New Ways of Doing Poetry
New ways of doing poetry:  the six-four line 
Starting with the obvious:  iambic pentameter, brought to England five hundred years ago by Sir Thomas Wyatt and the earl of Surrey, had provided the infrastructure that nearly all the great poets have depended on for their works.  But for at least a century now, the problem has been growing:  as Roberto Calasso put it in his remarkable Literature and the Gods, “there is a danger inherent in the life of the meters.  Ceremonies sap their strength”.  It is now simply near-impossible to use the meter for original verse without sounding like the poetry of the past. 

  In the six-four line, the rhythms of the spoken language are organized, not by a set pattern of feet or of syllables, as in other metres, but by the basic bar-to bar patterns of classical music:  figure, section, phrase etc.   
Broadly speaking, the line is the equivalent of the musical phrase, with no automatic pause at the end.  Most lines are four bars long, some two bars long; ten percent or more have six bars, perhaps another ten percent have three.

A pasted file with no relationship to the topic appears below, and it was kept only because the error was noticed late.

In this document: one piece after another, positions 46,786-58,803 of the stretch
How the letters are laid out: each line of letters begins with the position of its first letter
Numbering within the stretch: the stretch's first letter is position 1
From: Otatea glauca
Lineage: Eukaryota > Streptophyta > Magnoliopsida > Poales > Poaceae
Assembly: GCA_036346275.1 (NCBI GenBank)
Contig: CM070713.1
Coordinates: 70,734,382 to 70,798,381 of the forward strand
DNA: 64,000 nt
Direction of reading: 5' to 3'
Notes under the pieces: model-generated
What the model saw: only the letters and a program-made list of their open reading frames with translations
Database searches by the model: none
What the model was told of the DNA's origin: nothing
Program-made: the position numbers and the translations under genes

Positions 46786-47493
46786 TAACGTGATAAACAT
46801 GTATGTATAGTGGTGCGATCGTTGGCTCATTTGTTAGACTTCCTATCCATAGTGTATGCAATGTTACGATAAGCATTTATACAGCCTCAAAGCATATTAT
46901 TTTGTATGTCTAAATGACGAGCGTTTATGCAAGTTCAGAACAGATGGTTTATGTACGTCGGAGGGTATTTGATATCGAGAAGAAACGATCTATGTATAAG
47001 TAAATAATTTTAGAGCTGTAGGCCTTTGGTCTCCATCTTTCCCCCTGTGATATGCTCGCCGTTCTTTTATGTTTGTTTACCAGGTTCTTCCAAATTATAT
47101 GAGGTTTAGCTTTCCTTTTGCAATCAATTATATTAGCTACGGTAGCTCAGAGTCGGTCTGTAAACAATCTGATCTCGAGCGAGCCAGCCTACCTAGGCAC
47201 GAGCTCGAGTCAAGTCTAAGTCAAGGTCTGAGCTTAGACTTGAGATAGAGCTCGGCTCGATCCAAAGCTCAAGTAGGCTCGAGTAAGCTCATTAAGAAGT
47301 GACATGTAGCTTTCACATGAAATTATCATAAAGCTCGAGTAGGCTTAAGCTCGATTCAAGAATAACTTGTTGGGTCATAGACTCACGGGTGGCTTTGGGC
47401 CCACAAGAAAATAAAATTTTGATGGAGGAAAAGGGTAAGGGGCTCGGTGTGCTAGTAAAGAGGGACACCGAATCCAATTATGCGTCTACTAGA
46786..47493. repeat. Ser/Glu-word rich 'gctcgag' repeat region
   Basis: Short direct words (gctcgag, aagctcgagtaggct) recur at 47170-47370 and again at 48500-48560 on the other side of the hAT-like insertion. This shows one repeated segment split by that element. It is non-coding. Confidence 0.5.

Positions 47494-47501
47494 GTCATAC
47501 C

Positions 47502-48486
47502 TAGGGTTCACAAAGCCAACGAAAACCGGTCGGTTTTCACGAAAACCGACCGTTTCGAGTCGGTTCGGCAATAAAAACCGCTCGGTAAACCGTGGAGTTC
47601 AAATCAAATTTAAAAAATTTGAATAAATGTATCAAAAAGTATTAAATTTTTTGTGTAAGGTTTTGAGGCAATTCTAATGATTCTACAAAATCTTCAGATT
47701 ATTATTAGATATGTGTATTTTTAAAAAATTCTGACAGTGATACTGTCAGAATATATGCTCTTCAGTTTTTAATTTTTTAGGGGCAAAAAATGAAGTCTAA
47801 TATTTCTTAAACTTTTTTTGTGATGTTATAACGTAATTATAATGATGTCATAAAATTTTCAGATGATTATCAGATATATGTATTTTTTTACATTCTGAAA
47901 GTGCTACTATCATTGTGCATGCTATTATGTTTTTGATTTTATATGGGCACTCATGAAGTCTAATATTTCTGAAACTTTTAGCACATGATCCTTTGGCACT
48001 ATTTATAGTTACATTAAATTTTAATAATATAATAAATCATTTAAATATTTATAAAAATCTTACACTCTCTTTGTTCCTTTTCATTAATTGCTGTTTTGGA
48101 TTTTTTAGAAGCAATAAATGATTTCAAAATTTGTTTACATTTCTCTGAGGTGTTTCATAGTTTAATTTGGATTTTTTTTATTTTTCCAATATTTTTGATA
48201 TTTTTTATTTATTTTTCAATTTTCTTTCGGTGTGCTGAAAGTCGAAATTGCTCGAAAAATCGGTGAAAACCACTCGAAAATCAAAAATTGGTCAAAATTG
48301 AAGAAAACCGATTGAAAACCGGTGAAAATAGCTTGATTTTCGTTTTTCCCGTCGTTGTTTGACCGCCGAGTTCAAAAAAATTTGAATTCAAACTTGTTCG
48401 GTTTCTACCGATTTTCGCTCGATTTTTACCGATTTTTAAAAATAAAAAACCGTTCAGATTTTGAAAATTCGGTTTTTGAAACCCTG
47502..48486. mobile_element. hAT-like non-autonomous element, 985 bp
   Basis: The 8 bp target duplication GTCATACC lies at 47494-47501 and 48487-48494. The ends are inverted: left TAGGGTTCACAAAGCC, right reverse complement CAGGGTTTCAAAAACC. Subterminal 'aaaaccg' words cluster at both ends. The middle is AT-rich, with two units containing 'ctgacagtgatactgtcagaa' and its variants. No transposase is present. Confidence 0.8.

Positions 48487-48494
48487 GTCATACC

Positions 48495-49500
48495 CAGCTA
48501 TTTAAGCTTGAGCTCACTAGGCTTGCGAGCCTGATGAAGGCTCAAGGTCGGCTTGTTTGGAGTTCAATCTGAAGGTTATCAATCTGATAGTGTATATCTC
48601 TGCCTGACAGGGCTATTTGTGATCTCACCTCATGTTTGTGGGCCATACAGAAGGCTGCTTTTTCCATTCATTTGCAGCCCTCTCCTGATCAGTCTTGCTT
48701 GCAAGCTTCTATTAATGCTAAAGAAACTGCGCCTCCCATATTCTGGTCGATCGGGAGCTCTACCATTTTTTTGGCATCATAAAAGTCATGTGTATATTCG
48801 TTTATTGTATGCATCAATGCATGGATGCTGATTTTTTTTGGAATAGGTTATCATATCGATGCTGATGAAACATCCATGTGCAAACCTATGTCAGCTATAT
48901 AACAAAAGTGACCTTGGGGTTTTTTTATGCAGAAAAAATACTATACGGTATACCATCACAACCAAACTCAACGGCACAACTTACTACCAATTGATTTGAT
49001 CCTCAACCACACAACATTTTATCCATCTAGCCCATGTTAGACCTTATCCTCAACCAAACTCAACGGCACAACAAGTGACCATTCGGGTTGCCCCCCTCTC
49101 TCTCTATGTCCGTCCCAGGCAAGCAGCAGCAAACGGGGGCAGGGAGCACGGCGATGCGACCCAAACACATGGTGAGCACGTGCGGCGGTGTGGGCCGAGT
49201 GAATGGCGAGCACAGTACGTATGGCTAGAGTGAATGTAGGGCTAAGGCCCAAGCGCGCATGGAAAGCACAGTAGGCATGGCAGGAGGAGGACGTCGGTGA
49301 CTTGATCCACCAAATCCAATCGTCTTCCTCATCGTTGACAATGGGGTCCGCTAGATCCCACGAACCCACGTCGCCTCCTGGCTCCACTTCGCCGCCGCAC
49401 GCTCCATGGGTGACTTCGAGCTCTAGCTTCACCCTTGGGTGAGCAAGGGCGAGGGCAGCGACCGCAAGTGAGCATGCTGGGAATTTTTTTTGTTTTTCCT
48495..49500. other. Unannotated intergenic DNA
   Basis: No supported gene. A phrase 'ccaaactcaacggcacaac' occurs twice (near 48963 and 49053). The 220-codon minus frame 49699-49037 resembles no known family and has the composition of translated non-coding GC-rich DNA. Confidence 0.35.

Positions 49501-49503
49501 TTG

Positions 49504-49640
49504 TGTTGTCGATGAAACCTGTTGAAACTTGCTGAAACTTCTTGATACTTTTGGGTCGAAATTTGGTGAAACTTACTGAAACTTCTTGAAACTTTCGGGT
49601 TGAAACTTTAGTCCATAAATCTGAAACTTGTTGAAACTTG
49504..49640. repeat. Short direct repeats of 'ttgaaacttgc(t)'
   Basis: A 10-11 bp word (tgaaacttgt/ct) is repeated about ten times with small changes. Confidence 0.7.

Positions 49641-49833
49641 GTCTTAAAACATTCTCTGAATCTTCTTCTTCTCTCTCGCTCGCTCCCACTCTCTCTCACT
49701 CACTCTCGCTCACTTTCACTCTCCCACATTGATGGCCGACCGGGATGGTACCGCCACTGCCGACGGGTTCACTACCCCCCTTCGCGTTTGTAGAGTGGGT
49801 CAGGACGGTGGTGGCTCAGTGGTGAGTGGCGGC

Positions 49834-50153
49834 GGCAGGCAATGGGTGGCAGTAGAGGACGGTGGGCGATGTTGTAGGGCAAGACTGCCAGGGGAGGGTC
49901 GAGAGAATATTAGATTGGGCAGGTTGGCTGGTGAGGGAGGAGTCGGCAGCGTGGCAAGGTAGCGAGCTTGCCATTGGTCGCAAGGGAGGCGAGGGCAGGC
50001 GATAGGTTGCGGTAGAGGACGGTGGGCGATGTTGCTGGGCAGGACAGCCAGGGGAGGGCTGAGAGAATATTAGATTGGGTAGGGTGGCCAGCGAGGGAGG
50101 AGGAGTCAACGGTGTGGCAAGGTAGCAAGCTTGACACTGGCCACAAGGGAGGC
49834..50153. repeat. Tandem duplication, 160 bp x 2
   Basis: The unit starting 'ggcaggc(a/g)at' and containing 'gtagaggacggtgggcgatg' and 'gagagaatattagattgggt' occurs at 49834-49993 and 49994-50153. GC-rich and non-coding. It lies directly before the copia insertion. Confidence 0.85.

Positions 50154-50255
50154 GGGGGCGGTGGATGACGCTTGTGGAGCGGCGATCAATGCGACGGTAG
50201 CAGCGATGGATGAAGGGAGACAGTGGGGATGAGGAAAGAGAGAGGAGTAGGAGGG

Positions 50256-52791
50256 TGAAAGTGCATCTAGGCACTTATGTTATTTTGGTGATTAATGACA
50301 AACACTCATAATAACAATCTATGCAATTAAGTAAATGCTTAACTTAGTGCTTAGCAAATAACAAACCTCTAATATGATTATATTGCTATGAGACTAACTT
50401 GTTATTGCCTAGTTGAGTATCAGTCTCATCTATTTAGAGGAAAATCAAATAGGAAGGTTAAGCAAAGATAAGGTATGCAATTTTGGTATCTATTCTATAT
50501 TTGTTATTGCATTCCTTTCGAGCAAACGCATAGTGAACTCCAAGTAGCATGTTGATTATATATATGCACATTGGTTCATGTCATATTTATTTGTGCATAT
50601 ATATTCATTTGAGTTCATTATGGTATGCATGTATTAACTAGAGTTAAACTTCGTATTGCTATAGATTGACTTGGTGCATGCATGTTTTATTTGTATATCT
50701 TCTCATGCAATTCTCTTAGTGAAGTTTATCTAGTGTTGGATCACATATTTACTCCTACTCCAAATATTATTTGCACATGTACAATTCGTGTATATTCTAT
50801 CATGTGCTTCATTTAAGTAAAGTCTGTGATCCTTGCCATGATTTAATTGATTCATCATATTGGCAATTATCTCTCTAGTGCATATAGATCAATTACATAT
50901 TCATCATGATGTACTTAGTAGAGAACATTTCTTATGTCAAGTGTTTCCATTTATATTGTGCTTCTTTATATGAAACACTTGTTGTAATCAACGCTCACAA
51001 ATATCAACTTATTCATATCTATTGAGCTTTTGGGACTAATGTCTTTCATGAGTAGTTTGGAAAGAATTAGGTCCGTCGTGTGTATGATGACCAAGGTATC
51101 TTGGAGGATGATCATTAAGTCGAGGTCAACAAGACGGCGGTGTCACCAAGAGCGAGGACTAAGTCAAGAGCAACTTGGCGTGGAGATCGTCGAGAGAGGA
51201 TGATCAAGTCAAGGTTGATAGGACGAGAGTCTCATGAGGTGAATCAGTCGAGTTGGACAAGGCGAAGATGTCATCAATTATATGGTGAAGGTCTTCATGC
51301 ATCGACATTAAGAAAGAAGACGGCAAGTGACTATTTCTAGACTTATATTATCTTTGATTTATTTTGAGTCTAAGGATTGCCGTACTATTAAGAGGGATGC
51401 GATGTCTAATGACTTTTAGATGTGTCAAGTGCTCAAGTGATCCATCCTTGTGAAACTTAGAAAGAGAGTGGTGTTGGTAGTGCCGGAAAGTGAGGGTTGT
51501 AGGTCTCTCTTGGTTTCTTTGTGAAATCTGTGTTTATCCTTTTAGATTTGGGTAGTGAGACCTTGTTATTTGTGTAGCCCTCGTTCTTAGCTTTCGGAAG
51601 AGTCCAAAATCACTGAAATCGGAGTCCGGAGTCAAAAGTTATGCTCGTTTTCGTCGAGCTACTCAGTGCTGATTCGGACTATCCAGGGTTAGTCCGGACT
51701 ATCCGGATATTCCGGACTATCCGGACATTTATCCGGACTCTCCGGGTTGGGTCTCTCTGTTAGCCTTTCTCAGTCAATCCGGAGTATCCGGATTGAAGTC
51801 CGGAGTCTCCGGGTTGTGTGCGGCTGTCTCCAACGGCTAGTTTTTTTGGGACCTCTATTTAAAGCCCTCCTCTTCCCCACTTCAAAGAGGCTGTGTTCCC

These make for an uninterrupted musical continuum formed of greatly variable units, from seven to eighteen syllables long.  It is totally different from I. P. in that, because five is a prime number, I. P. is always asymmetric, whereas six-four is almost invariably symmetric.  The point is not, of course, that the one is superior to the other, but that they are polar opposites. 
It is for this reason, I believe, that to my ear, six-four sounds utterly natural, but arouses no echo of the poetry of the past.  It is clearly well suited for narrative and also for verse drama, it is particularly suited to the translation of French verse, since it generates twelve-syllable lines naturally, and can translate not just the words, but the music.